DESCRIPTION (provided by applicant): Protein-protein interactions form the backbone of nearly all the signaling networks in the cells. BRCA1 is an 1863 amino acid protein that has a phosphoprotein / peptide binding site (hot spot) in its carboxy terminus domains (BRCT). BACH1 and CtIP are two proteins that bind to the BRCT hot spot and these interactions are key for a variety of cellular events such as checkpoint regulation, transcription etc. BRCT domains are riddled with cancer causing mutations and M1775R is one which prevents BACH1/CtIP binding to BRCT. Based on preclinical and retrospective clinical studies there is an emerging theory that suggests that BRCT mutations sensitize cancer cells to DNA damage based chemotherapeutics. We hypothesize that reversible inhibitors that target the hot spot on BRCT and functionally mimic the M1775R mutation will sensitize cells to DNA damage based chemotherapeutics. To test this hypothesis we developed a fluorescence polarization (FP) assay and optimized it to a 384-well format which is ideal to carry out high throughput screening. Here we would like to submit this assay to screen the compounds in the small molecule repository at the MLSCN and identify inhibitors that can be used as probes to dissect the BRCA1 signaling network. We also have developed a second FP assay that probes the protein-protein interaction between ZAP70 - N-cbl. This assay can be used as to counter screen the hits from the BRCA1 FP assay and identify target specific inhibitors. A cell based reporter based dual luciferase transcription assay that is currently available in our laboratory can be used as a secondary assay to test for mechanism specific inhibition. Using this combination of assays we propose to work with the MLSCN to identify and subsequently optimize small molecule inhibitors that can be used as chemical probes to interrogate the transient protein-protein interactions involving BRCA1. BRCA1 is and 1863 amino acid protein that has a binding site for phosphorylated proteins. The BRCA1 mediated protein-protein interactions is part of a complex signaling network. This application describes a set of biological assays that can be used to identify small molecule inhibitors of BRCA1. These inhibitors are valuable chemical probes that can be used to better understand tumorigenesis in patients with BRCA1 mutations.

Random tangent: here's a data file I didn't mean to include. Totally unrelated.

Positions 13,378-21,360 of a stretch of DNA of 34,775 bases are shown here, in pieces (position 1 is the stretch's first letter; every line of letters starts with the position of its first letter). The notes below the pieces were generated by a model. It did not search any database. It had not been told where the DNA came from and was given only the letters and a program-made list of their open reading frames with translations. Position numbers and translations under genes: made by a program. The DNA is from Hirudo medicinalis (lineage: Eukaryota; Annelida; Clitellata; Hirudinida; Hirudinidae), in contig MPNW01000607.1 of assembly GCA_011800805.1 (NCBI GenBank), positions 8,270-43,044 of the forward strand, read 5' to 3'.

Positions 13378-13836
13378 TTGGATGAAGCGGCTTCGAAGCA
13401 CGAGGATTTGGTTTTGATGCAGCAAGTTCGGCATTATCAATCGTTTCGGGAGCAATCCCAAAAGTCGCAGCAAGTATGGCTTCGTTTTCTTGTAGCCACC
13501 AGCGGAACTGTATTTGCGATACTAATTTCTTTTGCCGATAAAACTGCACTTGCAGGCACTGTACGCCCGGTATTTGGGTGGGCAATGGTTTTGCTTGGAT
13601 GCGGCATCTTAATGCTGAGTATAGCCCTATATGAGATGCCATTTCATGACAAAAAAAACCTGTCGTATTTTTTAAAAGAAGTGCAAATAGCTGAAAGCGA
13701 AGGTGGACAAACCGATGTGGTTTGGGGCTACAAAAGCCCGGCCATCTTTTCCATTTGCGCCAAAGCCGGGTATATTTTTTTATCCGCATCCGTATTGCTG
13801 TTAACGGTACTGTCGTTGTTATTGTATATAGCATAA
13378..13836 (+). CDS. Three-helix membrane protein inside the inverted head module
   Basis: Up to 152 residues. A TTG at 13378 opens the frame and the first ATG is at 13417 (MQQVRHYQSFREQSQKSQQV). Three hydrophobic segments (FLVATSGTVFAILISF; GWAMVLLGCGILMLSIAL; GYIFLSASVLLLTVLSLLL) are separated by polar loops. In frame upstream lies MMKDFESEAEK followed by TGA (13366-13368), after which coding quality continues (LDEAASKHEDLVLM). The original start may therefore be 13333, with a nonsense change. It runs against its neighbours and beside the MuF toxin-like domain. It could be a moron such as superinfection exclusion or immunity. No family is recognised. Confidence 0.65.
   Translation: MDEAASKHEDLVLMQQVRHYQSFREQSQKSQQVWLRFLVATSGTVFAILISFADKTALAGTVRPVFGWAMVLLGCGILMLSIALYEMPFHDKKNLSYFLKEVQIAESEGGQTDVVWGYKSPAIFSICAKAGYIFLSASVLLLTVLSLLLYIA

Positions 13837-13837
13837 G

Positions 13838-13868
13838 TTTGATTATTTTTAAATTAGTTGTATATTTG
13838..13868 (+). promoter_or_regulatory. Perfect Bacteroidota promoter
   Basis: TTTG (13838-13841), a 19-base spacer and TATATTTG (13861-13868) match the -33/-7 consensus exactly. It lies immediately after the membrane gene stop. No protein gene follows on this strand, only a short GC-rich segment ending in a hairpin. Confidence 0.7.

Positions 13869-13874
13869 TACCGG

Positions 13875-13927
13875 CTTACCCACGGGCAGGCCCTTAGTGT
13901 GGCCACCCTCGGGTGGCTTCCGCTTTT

|Effective start/end date||6/1/07 → 5/31/09|
- National Institutes of Health: $25,000.00